Finding truth in ‘the whole’

Richard Levins
Richard Levins

October 15, 2015 — Richard Levins, John Rock Professor of Population Sciences at Harvard T.H. Chan School of Public Health, has been known throughout his lengthy career for his ability to make connections between seemingly disparate topics such as biology and political theory. An ex-tropical farmer turned ecologist, biomathematician, and philosopher of science, Levins describes the subject matter he teaches as “looking at the whole.”

Friends and admirers organized a symposium earlier this year to mark Levins’s 85th birthday and honor a career that has included 40 years at Harvard Chan School. Rather than a traditional event focused around a single topic, researchers presented work that was not obviously related. From the neurobiology of autism to insect communities around a Central American coffee plantation, the underlying theme was research approached with an eye for complexity.

“Biology has become molecular biology and graduates are less likely to tramp through a forest or sniff the earth. They may not even know anything about the animals they study, just the tissue extract,” Levins said. “So throughout my career I have encouraged students to look at such things as connections between human activity and forests, and changes in human population and agriculture. The history of disease shows the co-evolution between us and microorganisms, so we take a step back and look at that complexity.”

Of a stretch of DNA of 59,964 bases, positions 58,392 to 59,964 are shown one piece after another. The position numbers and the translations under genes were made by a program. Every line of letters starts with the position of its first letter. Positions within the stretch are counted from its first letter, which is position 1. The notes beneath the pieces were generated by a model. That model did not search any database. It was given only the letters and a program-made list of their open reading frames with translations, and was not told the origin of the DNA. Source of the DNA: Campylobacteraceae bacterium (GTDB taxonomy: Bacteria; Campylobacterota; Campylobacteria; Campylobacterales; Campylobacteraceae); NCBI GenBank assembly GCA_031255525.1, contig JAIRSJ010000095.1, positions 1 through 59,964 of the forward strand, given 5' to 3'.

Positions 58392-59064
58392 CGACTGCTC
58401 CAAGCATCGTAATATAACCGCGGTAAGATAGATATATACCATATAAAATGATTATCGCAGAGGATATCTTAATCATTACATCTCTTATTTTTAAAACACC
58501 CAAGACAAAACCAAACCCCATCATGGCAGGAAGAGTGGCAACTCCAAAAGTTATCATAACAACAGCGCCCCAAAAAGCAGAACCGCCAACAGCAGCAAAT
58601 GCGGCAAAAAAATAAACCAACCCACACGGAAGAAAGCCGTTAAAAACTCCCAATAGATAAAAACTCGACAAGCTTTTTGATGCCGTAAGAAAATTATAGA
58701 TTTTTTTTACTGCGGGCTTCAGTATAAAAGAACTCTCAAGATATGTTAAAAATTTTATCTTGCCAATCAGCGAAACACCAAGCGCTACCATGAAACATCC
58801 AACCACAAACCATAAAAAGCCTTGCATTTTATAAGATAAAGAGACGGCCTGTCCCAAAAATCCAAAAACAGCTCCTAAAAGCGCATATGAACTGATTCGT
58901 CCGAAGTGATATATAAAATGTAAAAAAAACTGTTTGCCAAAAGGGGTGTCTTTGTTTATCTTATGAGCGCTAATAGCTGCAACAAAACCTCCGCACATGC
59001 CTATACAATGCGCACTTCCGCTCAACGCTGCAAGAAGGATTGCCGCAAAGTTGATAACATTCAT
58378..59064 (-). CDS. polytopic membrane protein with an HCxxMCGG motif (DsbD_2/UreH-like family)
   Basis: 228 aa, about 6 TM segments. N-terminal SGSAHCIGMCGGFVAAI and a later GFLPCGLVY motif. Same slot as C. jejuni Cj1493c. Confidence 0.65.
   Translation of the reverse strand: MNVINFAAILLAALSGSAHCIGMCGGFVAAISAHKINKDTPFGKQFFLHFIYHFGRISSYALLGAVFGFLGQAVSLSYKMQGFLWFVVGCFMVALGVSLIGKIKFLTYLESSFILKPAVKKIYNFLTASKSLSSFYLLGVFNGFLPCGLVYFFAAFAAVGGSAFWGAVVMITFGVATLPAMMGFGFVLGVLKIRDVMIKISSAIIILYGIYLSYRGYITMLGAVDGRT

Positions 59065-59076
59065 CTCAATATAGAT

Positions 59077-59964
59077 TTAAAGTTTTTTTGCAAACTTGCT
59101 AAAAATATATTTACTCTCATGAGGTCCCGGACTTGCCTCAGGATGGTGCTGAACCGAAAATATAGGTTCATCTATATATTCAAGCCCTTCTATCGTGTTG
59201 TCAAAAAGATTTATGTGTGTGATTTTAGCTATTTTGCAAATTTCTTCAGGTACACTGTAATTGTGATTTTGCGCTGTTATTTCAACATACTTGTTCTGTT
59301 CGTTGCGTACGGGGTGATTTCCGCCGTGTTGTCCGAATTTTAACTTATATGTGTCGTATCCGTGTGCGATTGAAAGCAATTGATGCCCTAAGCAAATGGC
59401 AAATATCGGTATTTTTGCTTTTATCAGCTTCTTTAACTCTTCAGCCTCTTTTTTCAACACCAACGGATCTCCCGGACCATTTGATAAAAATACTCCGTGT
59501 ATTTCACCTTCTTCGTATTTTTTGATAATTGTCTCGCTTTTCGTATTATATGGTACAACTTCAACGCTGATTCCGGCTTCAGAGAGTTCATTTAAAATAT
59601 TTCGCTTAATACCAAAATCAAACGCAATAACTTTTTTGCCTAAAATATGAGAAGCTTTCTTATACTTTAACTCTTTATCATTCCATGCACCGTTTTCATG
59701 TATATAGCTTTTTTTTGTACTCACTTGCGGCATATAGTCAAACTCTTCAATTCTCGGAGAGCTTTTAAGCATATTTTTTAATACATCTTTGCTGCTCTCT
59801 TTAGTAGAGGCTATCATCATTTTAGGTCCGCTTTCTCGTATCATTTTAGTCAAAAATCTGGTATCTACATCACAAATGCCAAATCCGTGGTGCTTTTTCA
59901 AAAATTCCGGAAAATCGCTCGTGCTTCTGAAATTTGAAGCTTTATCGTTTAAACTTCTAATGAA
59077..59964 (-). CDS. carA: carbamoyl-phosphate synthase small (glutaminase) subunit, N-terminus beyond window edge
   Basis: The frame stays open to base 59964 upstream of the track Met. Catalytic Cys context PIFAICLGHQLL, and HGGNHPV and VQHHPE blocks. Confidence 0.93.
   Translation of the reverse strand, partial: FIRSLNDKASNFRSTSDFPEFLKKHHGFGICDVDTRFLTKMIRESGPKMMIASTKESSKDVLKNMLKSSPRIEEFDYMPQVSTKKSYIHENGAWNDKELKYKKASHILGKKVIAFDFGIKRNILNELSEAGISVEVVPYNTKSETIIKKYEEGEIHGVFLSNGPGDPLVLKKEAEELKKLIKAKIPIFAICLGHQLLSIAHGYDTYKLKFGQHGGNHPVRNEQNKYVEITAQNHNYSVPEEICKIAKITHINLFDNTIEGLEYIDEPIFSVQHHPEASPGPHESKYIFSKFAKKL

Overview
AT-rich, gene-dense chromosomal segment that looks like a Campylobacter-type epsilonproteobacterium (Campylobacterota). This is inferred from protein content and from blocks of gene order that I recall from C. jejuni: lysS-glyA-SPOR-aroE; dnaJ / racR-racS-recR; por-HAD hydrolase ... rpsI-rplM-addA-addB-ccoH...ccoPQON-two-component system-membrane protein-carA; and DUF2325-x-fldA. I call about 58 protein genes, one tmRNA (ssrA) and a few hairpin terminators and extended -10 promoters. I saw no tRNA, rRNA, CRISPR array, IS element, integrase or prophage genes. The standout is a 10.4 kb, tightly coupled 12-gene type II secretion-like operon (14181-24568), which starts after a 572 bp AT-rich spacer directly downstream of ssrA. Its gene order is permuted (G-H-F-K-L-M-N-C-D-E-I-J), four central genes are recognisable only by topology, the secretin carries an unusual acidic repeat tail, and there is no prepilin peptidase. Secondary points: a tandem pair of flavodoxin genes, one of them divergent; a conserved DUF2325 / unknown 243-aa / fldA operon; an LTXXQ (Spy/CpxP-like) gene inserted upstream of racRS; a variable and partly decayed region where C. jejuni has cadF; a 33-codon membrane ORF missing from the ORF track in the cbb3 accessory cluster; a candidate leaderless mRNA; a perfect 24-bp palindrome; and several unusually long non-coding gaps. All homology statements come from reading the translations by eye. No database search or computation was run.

Levins argues that public health professionals can run into trouble when they don’t look at the bigger picture. He notes that for a brief period in the 20th century, some researchers believed that the emergence of antibiotics and vaccines heralded a new age in which infectious diseases could be stopped in their tracks. This optimism was dashed by a wave of globally emerging infections including HIV, Ebola, and West Nile virus.

“You can’t just look at humans if you want to understand infectious diseases,” Levins said. “Organisms evolve. When we invent something, so do the bugs.”

In the early 1990s, Levins and others formed the Harvard Working Group on New and Resurgent Diseases. Their work showed that the alarming new infections had sprung from changes in the environment, either natural or caused by humans.

When studying an environment, Levins says he has always tried to see the “point of view” of the organisms involved and understand the reasons why they react the way they do. Much as he has encouraged biology students to see a forest from a tree’s perspective, he hopes future students who want to change human behavior to promote health will consider how the world looks through the eyes of the people they are trying to influence.

Read more

The Truth is the Whole — site includes videos of the symposium presentations and archival material

Dialectics of Disease (Harvard Public Health Review)

Amy Roeder

Photo: Emily Cuccarese